Etymology
Advertisement
flummery (n.)

1620s, a type of coagulated food, from Welsh llymru "sour oatmeal jelly boiled with the husks," of uncertain origin. Later of a sweet dish in cookery (1747). Figurative use, of flattery, empty talk, is from 1740s.

Related entries & more 
Advertisement
gull (n.1)

shore bird, early 15c. (in a cook book), probably from Brythonic Celtic; compare Welsh gwylan "gull," Cornish guilan, Breton goelann; all from Old Celtic *voilenno-. Replaced Old English mæw (see mew (n.1)).

Related entries & more 
grouse (n.)

type of game bird, 1530s, grows (plural, used collectively), of unknown origin, possibly from Latin or Welsh. Originally the moorhen of the British Isles; later the name was extended to similar birds in other places.

Related entries & more 
garrulous (adj.)

1610s, from Latin garrulus "talkative, chattering," from garrire "to chatter," from PIE root *gar- "to call, cry," of imitative origin (compare Greek gerys "voice, sound," Ossetic zar "song," Welsh garm, Old Irish gairm "noise, cry"). Related: Garrulously; garrulousness.

Related entries & more 
Mac- 

common conjoined prefix in Scottish and Irish names, from Old Celtic *makko-s "son." Cognate *makwos "son" produced Old Welsh map, Welsh mab, ap "son;" also probably cognate with Old English mago "son, attendant, servant," Old Norse mögr "son," Gothic magus "boy, servant," Old English mægð "maid" (see maiden).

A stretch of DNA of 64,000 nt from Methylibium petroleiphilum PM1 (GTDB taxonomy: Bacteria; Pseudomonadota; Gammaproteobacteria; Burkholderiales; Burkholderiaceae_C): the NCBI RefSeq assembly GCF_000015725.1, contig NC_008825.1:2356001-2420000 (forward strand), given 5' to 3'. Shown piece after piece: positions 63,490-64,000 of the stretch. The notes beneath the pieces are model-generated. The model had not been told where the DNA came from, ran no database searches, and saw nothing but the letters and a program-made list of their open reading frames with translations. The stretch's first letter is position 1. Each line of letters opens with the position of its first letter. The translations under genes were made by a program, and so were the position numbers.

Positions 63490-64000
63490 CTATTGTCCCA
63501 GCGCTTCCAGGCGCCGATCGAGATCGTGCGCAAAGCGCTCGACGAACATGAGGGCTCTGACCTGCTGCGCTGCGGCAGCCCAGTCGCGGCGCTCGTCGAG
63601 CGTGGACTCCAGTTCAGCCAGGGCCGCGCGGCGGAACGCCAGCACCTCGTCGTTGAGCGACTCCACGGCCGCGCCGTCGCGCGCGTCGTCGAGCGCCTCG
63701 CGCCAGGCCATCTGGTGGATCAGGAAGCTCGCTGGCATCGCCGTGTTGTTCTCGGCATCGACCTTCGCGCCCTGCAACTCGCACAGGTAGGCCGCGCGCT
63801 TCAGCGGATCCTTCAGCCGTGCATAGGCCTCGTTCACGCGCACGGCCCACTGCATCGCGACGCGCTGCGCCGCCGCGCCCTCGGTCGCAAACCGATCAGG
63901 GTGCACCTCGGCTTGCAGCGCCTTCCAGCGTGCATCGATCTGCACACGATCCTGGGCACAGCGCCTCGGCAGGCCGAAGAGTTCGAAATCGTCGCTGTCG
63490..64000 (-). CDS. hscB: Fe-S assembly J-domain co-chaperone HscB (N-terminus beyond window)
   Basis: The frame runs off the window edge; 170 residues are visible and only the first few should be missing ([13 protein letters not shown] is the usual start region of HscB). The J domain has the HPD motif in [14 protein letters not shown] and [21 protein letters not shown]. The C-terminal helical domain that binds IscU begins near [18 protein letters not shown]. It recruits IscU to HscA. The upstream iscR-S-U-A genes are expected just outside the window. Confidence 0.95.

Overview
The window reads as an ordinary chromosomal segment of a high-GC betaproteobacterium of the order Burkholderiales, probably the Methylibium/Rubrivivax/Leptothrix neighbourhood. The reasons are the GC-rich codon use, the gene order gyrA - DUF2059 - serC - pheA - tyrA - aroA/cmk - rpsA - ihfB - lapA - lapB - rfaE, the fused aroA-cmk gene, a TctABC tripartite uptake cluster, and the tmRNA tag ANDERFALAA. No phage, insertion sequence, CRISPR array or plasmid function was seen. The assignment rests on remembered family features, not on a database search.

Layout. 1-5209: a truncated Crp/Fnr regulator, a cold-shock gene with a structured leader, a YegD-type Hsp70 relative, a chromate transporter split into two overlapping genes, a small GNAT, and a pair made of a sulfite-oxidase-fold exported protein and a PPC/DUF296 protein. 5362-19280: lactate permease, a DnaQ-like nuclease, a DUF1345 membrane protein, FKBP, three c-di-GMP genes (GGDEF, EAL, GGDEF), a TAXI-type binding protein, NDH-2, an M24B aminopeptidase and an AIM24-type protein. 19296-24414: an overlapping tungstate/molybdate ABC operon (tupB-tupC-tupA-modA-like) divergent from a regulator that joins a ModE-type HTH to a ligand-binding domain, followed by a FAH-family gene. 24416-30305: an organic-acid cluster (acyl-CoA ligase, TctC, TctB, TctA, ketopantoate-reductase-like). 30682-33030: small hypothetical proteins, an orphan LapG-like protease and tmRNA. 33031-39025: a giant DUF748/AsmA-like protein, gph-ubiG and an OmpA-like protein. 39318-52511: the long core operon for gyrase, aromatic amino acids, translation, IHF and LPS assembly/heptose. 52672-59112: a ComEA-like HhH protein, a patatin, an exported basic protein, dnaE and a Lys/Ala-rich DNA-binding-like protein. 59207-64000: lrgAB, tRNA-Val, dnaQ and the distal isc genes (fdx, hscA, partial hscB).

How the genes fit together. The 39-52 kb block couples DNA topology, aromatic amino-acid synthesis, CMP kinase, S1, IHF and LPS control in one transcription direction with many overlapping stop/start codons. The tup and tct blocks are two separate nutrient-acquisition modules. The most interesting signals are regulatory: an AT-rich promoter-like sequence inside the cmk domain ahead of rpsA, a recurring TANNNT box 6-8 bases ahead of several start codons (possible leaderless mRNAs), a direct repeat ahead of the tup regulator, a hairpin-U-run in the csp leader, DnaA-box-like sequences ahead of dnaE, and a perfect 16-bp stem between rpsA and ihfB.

Formerly often abbreviated to M' and followed by a capital letter, or spelled out Mac and then rarely used with a capital; as, M'Donald, Macdonald, McDonald.

Related entries & more 
Advertisement
Formica (2)

ant genus, 1843, from Latin formica "an ant," a dissimilation from PIE *morwi- "ant" (source also of Sanskrit vamrah "ant," Greek myrmex, Old Church Slavonic mraviji, Old Irish moirb, Old Norse maurr, Welsh myrion; and compare second element in pismire).

Related entries & more 
Gwendolyn 

fem. proper name; the first element is Breton gwenn "white" (source also of Welsh gwyn, Old Irish find, Gaelic fionn, Gaulish vindo- "white, shining," literally "visible"), from nasalized form of PIE root *weid- "to see."

Related entries & more 
buss (n.)

"a kiss," 1560s; probably of imitative origin, as are Welsh and Gaelic bus "kiss, lip," French baiser "kiss" (12c., from Latin basiare), Spanish buz, German dialectal Buss, Turkish bus, Persian busa, Hindi bosa.

Related entries & more 
Jennifer 

fem. proper name, from Welsh Gwenhwyvar, from gwen "fair, white" + (g)wyf "smooth, yielding." The most popular name for girls born in America 1970-1984; all but unknown there before 1938. Also attested as a surname from late 13c.

Related entries & more 
brigade (n.)

subdivision of an army, 1630s, from French brigade "body of soldiers" (14c.), from Italian brigata "troop, crowd, gang," from brigare "to brawl, fight," from briga "strife, quarrel," perhaps of Celtic (compare Gaelic brigh, Welsh bri "power"), from PIE root *gwere- (1) "heavy." Or perhaps from Germanic.

Related entries & more 

Page 6